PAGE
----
You've successfully subscribed to digitalplunge
Great! Next, complete checkout for full access to digitalplunge
Welcome back! You've successfully signed in.
Success! Your account is fully activated, you now have access to all content.
Success! Your billing info is updated.
Billing info update failed.

How and why to change scale in 3ds Max?

Units in 3ds Max

Ondrej Potancok
Ondrej Potancok


One of the most common problems in 3ds Max is the unit mismatch of a model. It is very important to understand some of these common mistakes, try to avoid them and remove them from your workflow.

Using correct units will help to create:

  • Realistic objects
  • Real-life scale
  • A better visual experience in the scene
  • Seamless integration into other scenes

Units Setup

Setting up correct units depends on what country you live in and what type of measurements you use (imperial or metric).

In our case, we are using metric units.

The unit setup dialog will appear when you click from the main menu Customize > Units Setup > System Unit Setup, then select centimeters and click ok.

At the Display Unit Scale select Metric and from the dropdown menu select centimeters.


System vs. Display Units

It is important to understand the difference between System Units and Display Units. Display Units affect only viewport geometry units while System Units determine the actual scale of the geometry. If you import a DXF file (which is unit-less) with one box the size of 1x1x1, after importing it can be 1mm or 1km depending on the System Units. This may have a significant impact on your scene and therefore, it is very important to always set up correct units before importing any models.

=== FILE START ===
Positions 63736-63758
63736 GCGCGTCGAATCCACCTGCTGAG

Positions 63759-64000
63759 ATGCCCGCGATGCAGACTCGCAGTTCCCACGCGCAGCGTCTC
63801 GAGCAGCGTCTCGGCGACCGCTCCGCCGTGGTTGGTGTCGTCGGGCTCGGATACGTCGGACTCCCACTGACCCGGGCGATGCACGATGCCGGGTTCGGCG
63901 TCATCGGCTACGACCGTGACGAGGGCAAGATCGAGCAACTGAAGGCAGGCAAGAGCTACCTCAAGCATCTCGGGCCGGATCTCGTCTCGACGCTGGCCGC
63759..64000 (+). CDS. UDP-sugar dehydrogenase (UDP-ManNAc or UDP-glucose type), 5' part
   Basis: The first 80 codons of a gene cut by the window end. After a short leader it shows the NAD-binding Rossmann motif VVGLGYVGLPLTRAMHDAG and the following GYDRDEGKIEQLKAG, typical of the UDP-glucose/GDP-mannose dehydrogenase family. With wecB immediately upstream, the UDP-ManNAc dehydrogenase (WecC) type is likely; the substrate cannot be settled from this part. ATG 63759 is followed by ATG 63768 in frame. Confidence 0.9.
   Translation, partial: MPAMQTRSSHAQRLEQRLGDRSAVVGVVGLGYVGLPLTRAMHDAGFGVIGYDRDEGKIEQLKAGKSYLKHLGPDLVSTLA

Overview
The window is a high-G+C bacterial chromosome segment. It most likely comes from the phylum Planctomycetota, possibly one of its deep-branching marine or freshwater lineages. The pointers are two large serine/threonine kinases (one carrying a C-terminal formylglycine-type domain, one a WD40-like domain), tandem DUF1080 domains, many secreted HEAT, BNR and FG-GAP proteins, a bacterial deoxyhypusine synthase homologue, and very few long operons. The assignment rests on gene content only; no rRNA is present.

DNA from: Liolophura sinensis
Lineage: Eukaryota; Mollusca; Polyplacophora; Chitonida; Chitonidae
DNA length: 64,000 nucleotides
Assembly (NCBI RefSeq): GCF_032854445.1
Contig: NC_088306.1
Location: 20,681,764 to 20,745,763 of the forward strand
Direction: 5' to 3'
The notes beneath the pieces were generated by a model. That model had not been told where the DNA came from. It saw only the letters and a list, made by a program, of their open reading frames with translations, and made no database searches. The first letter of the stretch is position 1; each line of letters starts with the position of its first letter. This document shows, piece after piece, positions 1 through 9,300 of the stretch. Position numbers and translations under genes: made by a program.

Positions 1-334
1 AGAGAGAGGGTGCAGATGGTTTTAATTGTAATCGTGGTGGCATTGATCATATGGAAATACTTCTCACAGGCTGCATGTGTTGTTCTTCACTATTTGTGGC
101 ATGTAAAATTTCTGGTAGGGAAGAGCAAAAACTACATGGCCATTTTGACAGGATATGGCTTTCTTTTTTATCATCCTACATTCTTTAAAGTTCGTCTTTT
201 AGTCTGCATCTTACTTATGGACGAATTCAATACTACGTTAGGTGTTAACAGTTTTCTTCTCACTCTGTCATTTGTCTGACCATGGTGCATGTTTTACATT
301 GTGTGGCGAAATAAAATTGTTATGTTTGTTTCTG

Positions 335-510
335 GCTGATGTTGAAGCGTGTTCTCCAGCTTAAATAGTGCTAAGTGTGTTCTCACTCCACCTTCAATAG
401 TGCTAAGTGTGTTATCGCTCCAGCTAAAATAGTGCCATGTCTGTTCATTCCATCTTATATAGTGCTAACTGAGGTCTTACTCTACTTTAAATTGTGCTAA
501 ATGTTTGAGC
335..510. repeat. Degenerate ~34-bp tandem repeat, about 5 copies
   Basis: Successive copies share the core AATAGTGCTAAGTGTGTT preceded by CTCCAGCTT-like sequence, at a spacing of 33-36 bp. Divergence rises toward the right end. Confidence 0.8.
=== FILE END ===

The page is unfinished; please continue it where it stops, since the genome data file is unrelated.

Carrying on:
Problems resulting from incorrect units

  • Zooming and Panning are too fast or slow
  • Objects disappear when camera gets close
  • Overlapping and flickering polygons

Zooming and Panning Are Too Fast or Too Slow

If you’re zooming or panning is way too slow or too fast, the most likely problem is the System Unit Scale. 3ds Max rounds-off floating points when dealing with extremely large or small distances. These round-offs can also cause some other problems like strange viewport clipping or flipped normals. If you work on a tiny scale like seeds of rice, it is recommended to change the System Unit Scale from the default of 1 unit = 1 cm to something like 1 unit = 0.1 cm. For large scale scenes like streets, airports and stadiums, you might increase this value to 1 unit = 10cm or 1 unit = 100cm.

Objects disappear when camera gets close

This situation can happen when you model an object with very small dimensions and have to come very close with a camera or perspective view. This problem is very common in architectural walk-throughs. When a camera gets too close to a wall and you are suddenly able to see through to another room or the other side. This problem is common for designers working with the metric system when you want to use real world metric units and you change the System Unit Scale to 1 unit = 1 meter.

Overlapping and flickering polygons

Overlapping and flickering polygons are usually signs of the wrong scale of your model, but it might happen also  when you work too far from the center of the scene. If you work on an object that is very big, it is recommended to change the units from cm to meters. If you work on a landscape you can change it even to km. You can also face this problem when importing DWG files which usually do not carry information about center on the scene which may result in importing a file too far from the origin.

At the end, if you focus a little bit of time and energy into setting up your units correctly from the beginning and adjusting them when necessary, not only will your workflow stay smooth but your end results will be better.

3ds Max

Ondrej Potancok

Ondrej is a fulltime artist with 5+ years of experience, based in Slovakia. He spends his free time with family on roadtrips all over the europe, or shredding tires on race tracks.